Jumpstart of I-45 expansion draws protests from Fifth Ward residents

The stalemate blocking the multi-billion-dollar expansion of I-45 has been at least partially broken with a "green light" given by the Federal Highway Administration for TxDOT to proceed with a portion of the project known as "segment 3", in and around historic Fifth Ward.

PREVIOUS COVERAGE: Protesters say I-45 expansion will affect minority Houstonians

Congressman Dan Crenshaw was among those who welcomed the resumption of work.

"We need to get this done," said Crenshaw. "Houston needs it. This is one of the most dangerous highways in the country with the most fatalities, the most congestion. It's time to get it fixed."

But in the neighborhood targeted for irreversible disruption, Kendra London raised her voice in protest.

"These multi-billion dollar projects are destroying my community," said London. "It doesn't look like there's any remorse. It's just business."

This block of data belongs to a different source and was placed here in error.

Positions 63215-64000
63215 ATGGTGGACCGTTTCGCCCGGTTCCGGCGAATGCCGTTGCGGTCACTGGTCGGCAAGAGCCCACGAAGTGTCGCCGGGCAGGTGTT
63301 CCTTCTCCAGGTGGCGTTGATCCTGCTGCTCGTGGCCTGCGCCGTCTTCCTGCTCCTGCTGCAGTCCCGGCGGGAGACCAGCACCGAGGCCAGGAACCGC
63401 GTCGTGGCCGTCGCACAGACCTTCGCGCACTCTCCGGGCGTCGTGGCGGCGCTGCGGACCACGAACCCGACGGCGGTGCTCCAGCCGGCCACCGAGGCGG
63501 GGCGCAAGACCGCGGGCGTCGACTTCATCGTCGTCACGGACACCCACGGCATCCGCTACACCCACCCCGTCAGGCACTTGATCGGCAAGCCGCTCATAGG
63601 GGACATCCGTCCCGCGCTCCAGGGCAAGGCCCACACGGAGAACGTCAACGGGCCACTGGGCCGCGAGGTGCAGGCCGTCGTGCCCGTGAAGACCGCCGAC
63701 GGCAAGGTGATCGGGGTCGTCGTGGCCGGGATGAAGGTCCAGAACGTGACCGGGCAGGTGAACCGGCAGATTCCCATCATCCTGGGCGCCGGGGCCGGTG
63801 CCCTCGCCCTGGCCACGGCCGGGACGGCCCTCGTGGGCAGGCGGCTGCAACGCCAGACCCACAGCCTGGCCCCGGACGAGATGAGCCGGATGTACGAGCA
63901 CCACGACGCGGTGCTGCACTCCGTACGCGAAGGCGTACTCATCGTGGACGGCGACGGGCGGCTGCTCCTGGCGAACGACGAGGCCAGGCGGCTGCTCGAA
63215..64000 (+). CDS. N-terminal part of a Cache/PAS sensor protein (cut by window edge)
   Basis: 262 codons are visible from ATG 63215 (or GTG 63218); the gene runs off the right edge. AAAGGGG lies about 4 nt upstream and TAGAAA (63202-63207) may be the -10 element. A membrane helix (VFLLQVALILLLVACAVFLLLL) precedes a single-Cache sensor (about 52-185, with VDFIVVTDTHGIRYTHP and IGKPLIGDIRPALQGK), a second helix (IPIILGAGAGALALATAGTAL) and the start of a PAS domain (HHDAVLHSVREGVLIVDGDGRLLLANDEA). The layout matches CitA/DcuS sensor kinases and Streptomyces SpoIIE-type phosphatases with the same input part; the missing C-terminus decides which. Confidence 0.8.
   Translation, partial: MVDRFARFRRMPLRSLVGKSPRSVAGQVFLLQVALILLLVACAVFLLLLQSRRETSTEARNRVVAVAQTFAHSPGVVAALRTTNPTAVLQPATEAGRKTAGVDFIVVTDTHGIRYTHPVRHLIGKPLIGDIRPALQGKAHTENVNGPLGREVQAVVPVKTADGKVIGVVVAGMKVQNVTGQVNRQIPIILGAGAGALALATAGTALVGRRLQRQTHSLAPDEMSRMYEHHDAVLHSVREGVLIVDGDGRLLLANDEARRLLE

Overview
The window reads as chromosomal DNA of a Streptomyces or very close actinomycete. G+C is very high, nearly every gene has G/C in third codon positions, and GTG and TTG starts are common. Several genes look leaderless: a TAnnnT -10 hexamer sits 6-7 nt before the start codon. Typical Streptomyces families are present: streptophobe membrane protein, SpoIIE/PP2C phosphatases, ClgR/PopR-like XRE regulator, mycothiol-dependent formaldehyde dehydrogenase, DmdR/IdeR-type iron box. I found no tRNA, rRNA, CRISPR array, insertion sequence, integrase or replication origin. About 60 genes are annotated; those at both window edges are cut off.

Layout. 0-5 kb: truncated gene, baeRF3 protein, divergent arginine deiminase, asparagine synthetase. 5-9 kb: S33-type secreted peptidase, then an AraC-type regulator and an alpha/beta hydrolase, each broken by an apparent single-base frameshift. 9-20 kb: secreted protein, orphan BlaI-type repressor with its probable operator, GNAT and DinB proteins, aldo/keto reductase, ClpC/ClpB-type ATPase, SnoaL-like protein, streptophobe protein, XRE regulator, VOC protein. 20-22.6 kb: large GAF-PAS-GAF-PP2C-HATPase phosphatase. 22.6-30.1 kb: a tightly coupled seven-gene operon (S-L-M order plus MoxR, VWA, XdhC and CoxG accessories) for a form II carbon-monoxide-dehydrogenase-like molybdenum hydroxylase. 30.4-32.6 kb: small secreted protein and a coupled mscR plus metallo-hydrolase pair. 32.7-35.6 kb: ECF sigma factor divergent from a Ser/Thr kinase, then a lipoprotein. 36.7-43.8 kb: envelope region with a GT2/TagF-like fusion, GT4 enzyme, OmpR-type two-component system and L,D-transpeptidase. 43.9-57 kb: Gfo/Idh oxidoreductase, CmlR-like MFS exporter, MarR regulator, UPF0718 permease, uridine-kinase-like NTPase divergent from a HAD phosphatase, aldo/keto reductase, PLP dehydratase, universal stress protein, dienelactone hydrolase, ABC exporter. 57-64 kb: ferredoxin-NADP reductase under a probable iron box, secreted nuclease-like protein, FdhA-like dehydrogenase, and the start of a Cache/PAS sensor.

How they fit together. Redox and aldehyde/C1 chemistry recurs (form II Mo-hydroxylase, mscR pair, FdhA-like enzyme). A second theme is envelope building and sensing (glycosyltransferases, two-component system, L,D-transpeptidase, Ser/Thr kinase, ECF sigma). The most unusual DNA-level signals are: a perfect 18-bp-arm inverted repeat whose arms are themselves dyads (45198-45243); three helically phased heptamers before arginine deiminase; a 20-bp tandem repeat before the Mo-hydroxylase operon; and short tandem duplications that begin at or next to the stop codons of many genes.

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A life-long Fifth Ward resident, London says the condemnation of homes and businesses in this historically African-American enclave will strip away much more than hard-earned land, history, and shared culture.

"We are safe here. We are safe because we know our neighbors," she said. "We are safe because our neighbors know what child belongs to what family. When you move and take us out of our safe zone, now we are vulnerable."

But before the state-sanctioned scattering of Fifth Ward can commence, those who see it as necessary collateral damage will face more push back from London and those like her.

"I'm fueled off of caffeine and anger,"  said London. "I have a lot of time. So it will never be over."


London is pinning her hopes on a civil rights suit currently pending in Federal Court. It is racial discrimination litigation aimed at stopping what she refers to as "legalized theft" from a community of color.